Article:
What did we play? Clank! Sunken Treasures!

Do you love racing through dangerous dungeons in pursuit of treasure? Do you want to stealth around and steal a dragon’s eggs right from under the great beast? Clank! simulates that fun! It’s a deck building game from Direwolf and Renegade Game Studios where players explore a dungeon looking for artifacts while simultaneously trying to not make noise (ie clank around) and wake up the vengeful dragon.

Sunken Treasures

Sunken treasures is an expansion to Clank! that adds underwater action. It has two new maps, penalties for staying underwater without SCUBA (Sorcery-Created Underwater Breathing Apparel), new cards, treasure rooms, and more. The game is the same as before: grab an artifact and other goodies and then race to get out before the Dragon knocks you out.

— one of the Sunken Treasures boards. My Meeple (I am yellow) has raced very deep under water to grab the 25-point artifact.

Game Play

The game is basically the same, except if you start your turn in a space underwater and you don’t move through or end your turn in a space with air, you suffer 1 health (hearts) damage. As in regular Clank! the board is a complicated map and players can go different directions in search of goodies.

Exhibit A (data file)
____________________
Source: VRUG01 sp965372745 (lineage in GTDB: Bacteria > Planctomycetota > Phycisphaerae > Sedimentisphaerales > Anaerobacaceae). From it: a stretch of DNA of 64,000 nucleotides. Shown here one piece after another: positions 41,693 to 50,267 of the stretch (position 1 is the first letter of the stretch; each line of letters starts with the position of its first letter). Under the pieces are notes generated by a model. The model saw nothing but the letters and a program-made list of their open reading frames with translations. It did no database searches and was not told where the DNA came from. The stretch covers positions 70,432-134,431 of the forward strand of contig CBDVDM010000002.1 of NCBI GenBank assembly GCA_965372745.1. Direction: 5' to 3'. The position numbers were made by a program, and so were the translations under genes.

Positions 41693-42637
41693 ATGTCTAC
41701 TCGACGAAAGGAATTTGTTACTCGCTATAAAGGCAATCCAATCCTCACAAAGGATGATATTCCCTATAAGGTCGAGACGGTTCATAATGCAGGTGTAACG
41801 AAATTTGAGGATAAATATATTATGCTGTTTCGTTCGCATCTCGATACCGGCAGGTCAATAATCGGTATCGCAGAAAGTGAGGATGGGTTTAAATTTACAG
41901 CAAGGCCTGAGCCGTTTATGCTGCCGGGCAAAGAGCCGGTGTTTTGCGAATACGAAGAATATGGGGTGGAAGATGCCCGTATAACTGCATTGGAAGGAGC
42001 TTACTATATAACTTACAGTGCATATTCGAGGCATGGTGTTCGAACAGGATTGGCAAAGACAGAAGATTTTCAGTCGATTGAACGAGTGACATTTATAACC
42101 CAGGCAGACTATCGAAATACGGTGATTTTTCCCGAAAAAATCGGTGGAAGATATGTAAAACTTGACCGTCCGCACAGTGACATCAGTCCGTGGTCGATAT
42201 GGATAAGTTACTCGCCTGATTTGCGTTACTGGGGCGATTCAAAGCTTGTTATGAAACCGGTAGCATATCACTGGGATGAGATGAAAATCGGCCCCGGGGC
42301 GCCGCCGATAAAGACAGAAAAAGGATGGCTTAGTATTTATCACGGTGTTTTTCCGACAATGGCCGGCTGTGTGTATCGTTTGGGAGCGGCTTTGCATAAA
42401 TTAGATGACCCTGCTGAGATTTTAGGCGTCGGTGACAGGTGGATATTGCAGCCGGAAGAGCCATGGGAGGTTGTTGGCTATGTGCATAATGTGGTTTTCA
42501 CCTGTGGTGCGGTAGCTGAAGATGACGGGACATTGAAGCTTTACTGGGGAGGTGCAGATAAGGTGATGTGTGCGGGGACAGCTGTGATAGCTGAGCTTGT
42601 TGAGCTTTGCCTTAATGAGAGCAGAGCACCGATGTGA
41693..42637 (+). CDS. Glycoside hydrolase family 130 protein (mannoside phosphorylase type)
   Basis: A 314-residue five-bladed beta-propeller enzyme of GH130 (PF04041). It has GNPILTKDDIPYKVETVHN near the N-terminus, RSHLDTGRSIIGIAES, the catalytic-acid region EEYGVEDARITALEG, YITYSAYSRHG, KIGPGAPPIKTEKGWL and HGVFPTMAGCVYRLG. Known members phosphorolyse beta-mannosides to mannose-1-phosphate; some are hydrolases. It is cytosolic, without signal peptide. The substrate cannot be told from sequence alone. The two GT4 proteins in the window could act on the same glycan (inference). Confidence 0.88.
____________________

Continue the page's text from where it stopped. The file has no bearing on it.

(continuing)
Stew mainly raced along the top of the map, gobbling up whatever secrets he could find. I delved deep for the 25-point artifact and then Lee eventually followed the same path to grab Monkey Idols. Bob had great luck getting cards, bought a Master Key in the Market and unlocked paths that the rest of us couldn’t explore.

— I made it out first!

The Endgame

After grabbing the 25-point artifact, I quickly raced out of the underwater cave system and headed for escape. Stew and I both had a lot of damage from the Dragon, Lee was deep underwater, and Bob with his great cards had no worries at all about Dragon damage.

I made it out first and thus the endgame clock started ticking on the other players! For the next 4 rounds, every time it was my turn the Dragon would attack the other players. On the last turn, the Dragon knocks out any thief who has not yet escaped.

Stew, Bob and Lee raced for the exit! Stew got unlucky and his health cubes got drawn out of the Dragon bag and he got knocked out. Bob made it out on the third turn. Lee was the deepest in the underwater cave system…and he just quite didn’t make it out.

— The end of the game! Stew (red) and Lee (green) got knocked out, missing out on the 20-point bonus for getting out of the dungeon.

The Winner

We counted up all the victory points from gold, cards, artifacts, and other treasures….and Bob won! He used those two more turns he had (I didn’t get those turns because I was already out of the dungeon) to pick up a bit more loot and to nab a Secret Tome. In the end, that made all the difference as he beat me by 5 points.